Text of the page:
The Difference between Lean and Scrum


The Difference between Lean and Scrum

The Difference between Lean and Scrum

Modern software development industry has lots of methodologies. Agile methods have become especially popular in recent years. That is why many software developers want to know more about their differences. For example, some of them wonder: “What is the difference between Lean and Scrum?” The answer is actually quite simple. However, it is necessary to describe both methodologies to give it.

Lean originated as a method of manufacturing in the middle of the 20th century. It was invented by the managers of Japanese corporation Toyota. At that time the company had problems with terms of product delivery. The new project management methodology was aimed at solving these problems. Initially it was called Toyota production system, but when the method became world famous, the name has changed to Lean. The methodology was applied to software development in 2003 when two famous Lean researchers Tom and Mary Poppendieck published their book “Lean Software Development”. Soon it became popular among the programmers. Elimination of wastes is the main principle of Lean methodology. Anything that does not contribute to the final product is considered a waste. The structure of Lean projects is iterative, because it is an Agile methodology. Additionally, Lean developers pay great attention to testing, because they are focused on creating high quality software products.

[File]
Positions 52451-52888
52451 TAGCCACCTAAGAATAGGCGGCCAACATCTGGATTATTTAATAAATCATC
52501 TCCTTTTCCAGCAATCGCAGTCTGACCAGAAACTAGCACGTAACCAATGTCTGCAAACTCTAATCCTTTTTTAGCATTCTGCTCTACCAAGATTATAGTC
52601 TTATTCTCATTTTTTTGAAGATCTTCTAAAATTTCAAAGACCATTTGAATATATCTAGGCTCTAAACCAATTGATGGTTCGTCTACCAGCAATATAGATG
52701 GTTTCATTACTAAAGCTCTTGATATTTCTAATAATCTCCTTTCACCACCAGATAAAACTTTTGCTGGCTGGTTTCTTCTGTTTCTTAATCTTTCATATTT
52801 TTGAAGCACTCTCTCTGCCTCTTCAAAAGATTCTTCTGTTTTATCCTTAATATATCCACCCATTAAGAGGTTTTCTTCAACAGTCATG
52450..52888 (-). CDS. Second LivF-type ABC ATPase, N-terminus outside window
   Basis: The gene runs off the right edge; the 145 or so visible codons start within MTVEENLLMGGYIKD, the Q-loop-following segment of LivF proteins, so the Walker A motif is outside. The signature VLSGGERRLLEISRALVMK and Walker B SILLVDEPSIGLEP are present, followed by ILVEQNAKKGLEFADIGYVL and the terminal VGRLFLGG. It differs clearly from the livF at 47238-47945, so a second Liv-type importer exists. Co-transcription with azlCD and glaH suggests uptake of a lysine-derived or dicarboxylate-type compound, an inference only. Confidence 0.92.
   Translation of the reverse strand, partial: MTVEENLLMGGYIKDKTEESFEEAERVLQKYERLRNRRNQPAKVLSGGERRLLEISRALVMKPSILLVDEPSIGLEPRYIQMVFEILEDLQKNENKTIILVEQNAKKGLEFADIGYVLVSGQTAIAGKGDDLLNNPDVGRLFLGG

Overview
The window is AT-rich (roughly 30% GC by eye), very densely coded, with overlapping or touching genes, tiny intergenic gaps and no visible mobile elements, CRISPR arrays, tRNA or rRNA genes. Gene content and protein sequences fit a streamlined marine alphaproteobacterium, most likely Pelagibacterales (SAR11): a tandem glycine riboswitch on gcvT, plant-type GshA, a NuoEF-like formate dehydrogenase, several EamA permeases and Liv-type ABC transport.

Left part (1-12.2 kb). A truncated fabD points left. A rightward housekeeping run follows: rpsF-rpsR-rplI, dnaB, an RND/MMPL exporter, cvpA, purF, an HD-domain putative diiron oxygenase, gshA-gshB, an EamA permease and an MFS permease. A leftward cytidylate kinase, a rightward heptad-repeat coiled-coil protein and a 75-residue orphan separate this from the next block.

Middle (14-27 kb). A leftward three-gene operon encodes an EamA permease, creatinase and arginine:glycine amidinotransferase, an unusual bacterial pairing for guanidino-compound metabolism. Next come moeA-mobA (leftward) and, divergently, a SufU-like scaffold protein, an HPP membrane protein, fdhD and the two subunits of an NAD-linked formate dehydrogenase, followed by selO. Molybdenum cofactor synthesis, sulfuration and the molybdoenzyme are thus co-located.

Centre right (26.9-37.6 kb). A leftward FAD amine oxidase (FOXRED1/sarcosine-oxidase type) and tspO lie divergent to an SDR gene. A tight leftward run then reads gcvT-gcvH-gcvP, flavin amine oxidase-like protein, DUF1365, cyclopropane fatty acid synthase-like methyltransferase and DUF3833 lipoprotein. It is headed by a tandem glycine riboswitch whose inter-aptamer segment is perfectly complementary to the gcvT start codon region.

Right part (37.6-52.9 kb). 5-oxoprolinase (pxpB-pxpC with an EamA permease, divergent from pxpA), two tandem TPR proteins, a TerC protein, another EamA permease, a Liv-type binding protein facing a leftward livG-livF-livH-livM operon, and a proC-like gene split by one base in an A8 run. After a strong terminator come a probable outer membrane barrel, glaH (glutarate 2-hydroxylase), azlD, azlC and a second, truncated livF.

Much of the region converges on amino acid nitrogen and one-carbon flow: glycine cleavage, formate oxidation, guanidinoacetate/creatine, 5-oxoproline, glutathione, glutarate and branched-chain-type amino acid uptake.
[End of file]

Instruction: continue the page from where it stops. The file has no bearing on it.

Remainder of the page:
Scrum is also an Agile methodology. Moreover: it is the most popular Agile methodology. The method originated in the early 2000s. Now it is widely used by software developers all over the world.

Scrum methodology is based on three principles: iterative structure of projects, visualization of workflow, and particular team structure.

Unlike Lean teams, Scrum teams use special devices called Scrum task boards to visualize their workflow. A Scrum task board is a table with several columns that reflect the stages of task performance. Each sprint (Scrum iterative cycle) has its own task board. Another distinctive feature of Scrum is the structure of its team. Scrum teams are very small and they have only three typical roles: the Product Owner, the ScrumMaster, and the team. In spite of the fact that Lean teams are also small and their members are interchangeable, their roles are more diverse. However, there is also one big similarity between Lean and Scrum teams. Both of them are self-managing and have no formal leaders.

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